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The Crisis of the 17th Century: Religion, the Reformation, and Social Change

by Hugh Trevor-Roper

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The Civil War, the Restoration, and the Glorious Revolution in England laid the institutional and intellectual foundations of the modern understanding of liberty, of which we are heirs and beneficiaries. The Crisis of the Seventeenth Century uncovers new pathways to understanding this seminal time. Neither Catholic nor Protestant emerges unscathed from the examination to which Trevor-Roper subjects the era in which, from political and religious causes, the identification and extirpation of witches was a central event. Trevor-Roper points out that "In England the most active phase of witch-hunting coincided with times of Puritan pressure -- the reign of Queen Elizabeth and the period of the civil wars -- and some very fanciful theories have been built on this coincidence. But... the persecution of witches in England was trivial compared with the experience of the Continent and of Scotland. Therefore... [one must examine] the craze as a whole, throughout Europe, and [seek] to relate its rise, frequency, and decline to the general intellectual and social movements of the time...".… (more)
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In a series of historical essays, the author speaks of the impact of not only the continuing ripple effects of the Reformation but also the power of religious propaganda resulting in several wars & persecutions of those who had the temerity of choosing the wrong side. It is to be noted that the author begins by questioning whether historians asked the correct questions or understood the societal changes to look at things in a different light as well as how propaganda manipulated the fears, underlying petty grievances, & local prejudices to achieve ruthless goals. This book goes much deeper to answer very basic questions of the hows & whys instead of the whats & wheres. Most impressive. ( )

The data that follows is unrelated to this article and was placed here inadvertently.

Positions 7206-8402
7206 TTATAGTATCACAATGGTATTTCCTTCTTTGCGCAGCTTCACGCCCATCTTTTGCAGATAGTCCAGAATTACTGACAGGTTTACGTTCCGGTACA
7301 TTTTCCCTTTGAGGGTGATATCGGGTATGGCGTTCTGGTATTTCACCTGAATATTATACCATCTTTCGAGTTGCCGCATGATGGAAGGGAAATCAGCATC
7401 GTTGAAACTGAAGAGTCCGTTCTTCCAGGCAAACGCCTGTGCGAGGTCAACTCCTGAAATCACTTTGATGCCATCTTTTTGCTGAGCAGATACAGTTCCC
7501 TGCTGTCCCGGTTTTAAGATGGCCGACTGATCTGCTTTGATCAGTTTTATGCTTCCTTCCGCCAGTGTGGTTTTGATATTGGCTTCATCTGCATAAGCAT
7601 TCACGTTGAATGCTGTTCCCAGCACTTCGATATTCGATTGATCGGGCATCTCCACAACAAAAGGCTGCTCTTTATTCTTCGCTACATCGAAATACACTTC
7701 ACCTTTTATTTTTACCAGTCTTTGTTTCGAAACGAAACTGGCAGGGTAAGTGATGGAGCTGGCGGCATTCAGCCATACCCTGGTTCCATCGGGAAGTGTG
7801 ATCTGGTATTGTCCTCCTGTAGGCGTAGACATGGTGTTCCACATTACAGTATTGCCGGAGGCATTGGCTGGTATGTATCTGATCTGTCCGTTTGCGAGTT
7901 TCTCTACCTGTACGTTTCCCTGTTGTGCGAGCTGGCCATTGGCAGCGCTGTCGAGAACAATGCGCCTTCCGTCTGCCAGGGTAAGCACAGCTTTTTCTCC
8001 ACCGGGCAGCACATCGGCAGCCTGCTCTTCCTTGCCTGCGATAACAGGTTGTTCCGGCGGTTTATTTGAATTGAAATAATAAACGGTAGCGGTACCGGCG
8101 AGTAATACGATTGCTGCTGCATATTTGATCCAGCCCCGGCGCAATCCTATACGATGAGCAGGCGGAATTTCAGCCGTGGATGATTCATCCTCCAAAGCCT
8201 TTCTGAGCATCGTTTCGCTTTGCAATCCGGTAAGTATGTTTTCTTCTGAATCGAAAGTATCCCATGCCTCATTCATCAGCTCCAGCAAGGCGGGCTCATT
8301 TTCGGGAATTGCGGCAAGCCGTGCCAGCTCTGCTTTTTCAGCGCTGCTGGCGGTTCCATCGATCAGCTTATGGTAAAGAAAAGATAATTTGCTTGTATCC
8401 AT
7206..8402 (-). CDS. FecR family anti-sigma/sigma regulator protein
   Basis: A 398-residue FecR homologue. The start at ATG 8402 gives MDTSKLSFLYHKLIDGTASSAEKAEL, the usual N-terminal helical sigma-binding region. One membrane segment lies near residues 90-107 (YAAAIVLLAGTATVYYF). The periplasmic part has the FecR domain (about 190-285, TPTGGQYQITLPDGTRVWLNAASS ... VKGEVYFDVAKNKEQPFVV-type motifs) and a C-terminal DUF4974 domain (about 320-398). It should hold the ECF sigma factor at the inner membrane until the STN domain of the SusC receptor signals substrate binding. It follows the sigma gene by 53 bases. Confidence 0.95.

walterhistory | Jun 12, 2021 |
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The Civil War, the Restoration, and the Glorious Revolution in England laid the institutional and intellectual foundations of the modern understanding of liberty, of which we are heirs and beneficiaries. The Crisis of the Seventeenth Century uncovers new pathways to understanding this seminal time. Neither Catholic nor Protestant emerges unscathed from the examination to which Trevor-Roper subjects the era in which, from political and religious causes, the identification and extirpation of witches was a central event. Trevor-Roper points out that "In England the most active phase of witch-hunting coincided with times of Puritan pressure -- the reign of Queen Elizabeth and the period of the civil wars -- and some very fanciful theories have been built on this coincidence. But... the persecution of witches in England was trivial compared with the experience of the Continent and of Scotland. Therefore... [one must examine] the craze as a whole, throughout Europe, and [seek] to relate its rise, frequency, and decline to the general intellectual and social movements of the time...".

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